Sky In The Deep is magnificent. I was captivated by Eelyn and her resistance, her strength and humanity. The prose is captivating, the fictional wintry Scandinavian landscape is beautifully cinematic, exhilarating and atmospheric. 

The Secrets We Share

The Secrets We Share
The Secrets We Keep Book Two
Written by Nova Weetman
Contemporary, Early Teen, Family, #LoveOzYA
Published October 2017
Thank you to UQP
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See my review for book one here
You’ve probably figured out by now that I love this tree. I love it because it’s no longer beautiful, no longer a tree that would stop a tourist, begging to be photographed. And I love it because it reminds me of my mum.

Clem is slowly rebuilding her life after a house fire destroyed everything. She’s about to start high school with her best friends, Bridge and Ellie, and she’s happy living with her dad in their tiny flat.

So when her mum unexpectedly moves back in, Clem feels like there’s no space for her anymore.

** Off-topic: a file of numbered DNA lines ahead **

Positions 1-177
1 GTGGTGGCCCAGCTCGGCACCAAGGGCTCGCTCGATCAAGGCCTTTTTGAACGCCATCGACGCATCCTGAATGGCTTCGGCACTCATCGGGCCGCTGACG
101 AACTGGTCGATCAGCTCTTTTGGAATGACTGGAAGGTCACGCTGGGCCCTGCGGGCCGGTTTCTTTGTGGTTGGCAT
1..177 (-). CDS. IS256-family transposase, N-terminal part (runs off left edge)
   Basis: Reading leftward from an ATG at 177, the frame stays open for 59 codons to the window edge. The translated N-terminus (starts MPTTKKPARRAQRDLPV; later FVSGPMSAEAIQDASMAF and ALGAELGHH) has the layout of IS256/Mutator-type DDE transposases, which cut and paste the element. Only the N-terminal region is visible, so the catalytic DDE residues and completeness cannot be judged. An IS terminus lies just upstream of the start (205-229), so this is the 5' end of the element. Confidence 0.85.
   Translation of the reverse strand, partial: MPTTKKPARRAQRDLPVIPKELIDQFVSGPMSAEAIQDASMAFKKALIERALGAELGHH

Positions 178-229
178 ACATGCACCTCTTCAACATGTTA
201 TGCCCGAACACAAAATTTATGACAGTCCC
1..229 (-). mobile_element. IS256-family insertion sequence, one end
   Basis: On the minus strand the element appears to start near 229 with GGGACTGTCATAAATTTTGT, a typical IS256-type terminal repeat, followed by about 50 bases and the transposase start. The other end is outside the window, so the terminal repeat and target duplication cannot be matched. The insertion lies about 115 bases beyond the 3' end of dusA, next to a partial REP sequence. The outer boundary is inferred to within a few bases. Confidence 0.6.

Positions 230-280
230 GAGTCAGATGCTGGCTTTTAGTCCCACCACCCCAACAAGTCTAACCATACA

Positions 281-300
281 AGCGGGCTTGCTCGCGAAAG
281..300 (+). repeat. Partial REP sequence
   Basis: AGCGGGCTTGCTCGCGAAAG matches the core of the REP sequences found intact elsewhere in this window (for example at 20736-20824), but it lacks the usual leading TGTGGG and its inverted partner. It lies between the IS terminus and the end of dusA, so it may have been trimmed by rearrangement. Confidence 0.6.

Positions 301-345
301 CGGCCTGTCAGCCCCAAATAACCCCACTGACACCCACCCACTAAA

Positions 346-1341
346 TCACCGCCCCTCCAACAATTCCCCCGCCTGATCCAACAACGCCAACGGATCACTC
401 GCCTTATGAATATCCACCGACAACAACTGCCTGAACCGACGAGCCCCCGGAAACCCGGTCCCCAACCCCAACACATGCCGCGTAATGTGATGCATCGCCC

But then she meets Matt, a funny and rebellious fourteen year old who has family troubles of his own. Clem feels like she can tell him anything... All except her deepest fear. When everything starts to unravel, Clem must decide which secrets to keep and which to share.
Clem Timmins is on the verge of starting high school with best friends Bridge and Ellie to share the daunting experience, as they slowly rebuild their lives after the fire destroyed their house. Living in the small, cramped flat has brought Clem and her father closer together, new friend and neighbour Maggie can solve any Clem related crisis with tea and cake and they've begun to rebuild their home with the insurance pay out. For the first time since the fire, things are finally going Clem's way.

Until her mother returns from her health retreat and is moving into their rented flat, her two best friends are placed in the same homeroom without Clem and Maggie has a visitor, her troubled nephew Matt has moved in.